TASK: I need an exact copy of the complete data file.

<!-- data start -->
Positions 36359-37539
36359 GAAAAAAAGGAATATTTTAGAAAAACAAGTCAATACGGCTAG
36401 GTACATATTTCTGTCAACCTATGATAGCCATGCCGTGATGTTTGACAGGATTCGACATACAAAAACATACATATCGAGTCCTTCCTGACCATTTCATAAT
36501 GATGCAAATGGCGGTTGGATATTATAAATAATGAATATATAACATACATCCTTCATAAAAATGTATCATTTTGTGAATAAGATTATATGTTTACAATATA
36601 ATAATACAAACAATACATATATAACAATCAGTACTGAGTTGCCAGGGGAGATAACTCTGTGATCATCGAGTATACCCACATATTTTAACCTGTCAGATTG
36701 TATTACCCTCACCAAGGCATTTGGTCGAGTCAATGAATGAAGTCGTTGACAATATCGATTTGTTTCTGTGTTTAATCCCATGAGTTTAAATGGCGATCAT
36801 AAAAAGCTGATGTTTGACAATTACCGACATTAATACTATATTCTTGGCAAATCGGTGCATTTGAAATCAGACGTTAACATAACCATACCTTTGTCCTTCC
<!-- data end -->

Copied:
Positions 36359-37539
36359 GAAAAAAAGGAATATTTTAGAAAAACAAGTCAATACGGCTAG
36401 GTACATATTTCTGTCAACCTATGATAGCCATGCCGTGATGTTTGACAGGATTCGACATACAAAAACATACATATCGAGTCCTTCCTGACCATTTCATAAT
36501 GATGCAAATGGCGGTTGGATATTATAAATAATGAATATATAACATACATCCTTCATAAAAATGTATCATTTTGTGAATAAGATTATATGTTTACAATATA
36601 ATAATACAAACAATACATATATAACAATCAGTACTGAGTTGCCAGGGGAGATAACTCTGTGATCATCGAGTATACCCACATATTTTAACCTGTCAGATTG
36701 TATTACCCTCACCAAGGCATTTGGTCGAGTCAATGAATGAAGTCGTTGACAATATCGATTTGTTTCTGTGTTTAATCCCATGAGTTTAAATGGCGATCAT
36801 AAAAAGCTGATGTTTGACAATTACCGACATTAATACTATATTCTTGGCAAATCGGTGCATTTGAAATCAGACGTTAACATAACCATACCTTTGTCCTTCC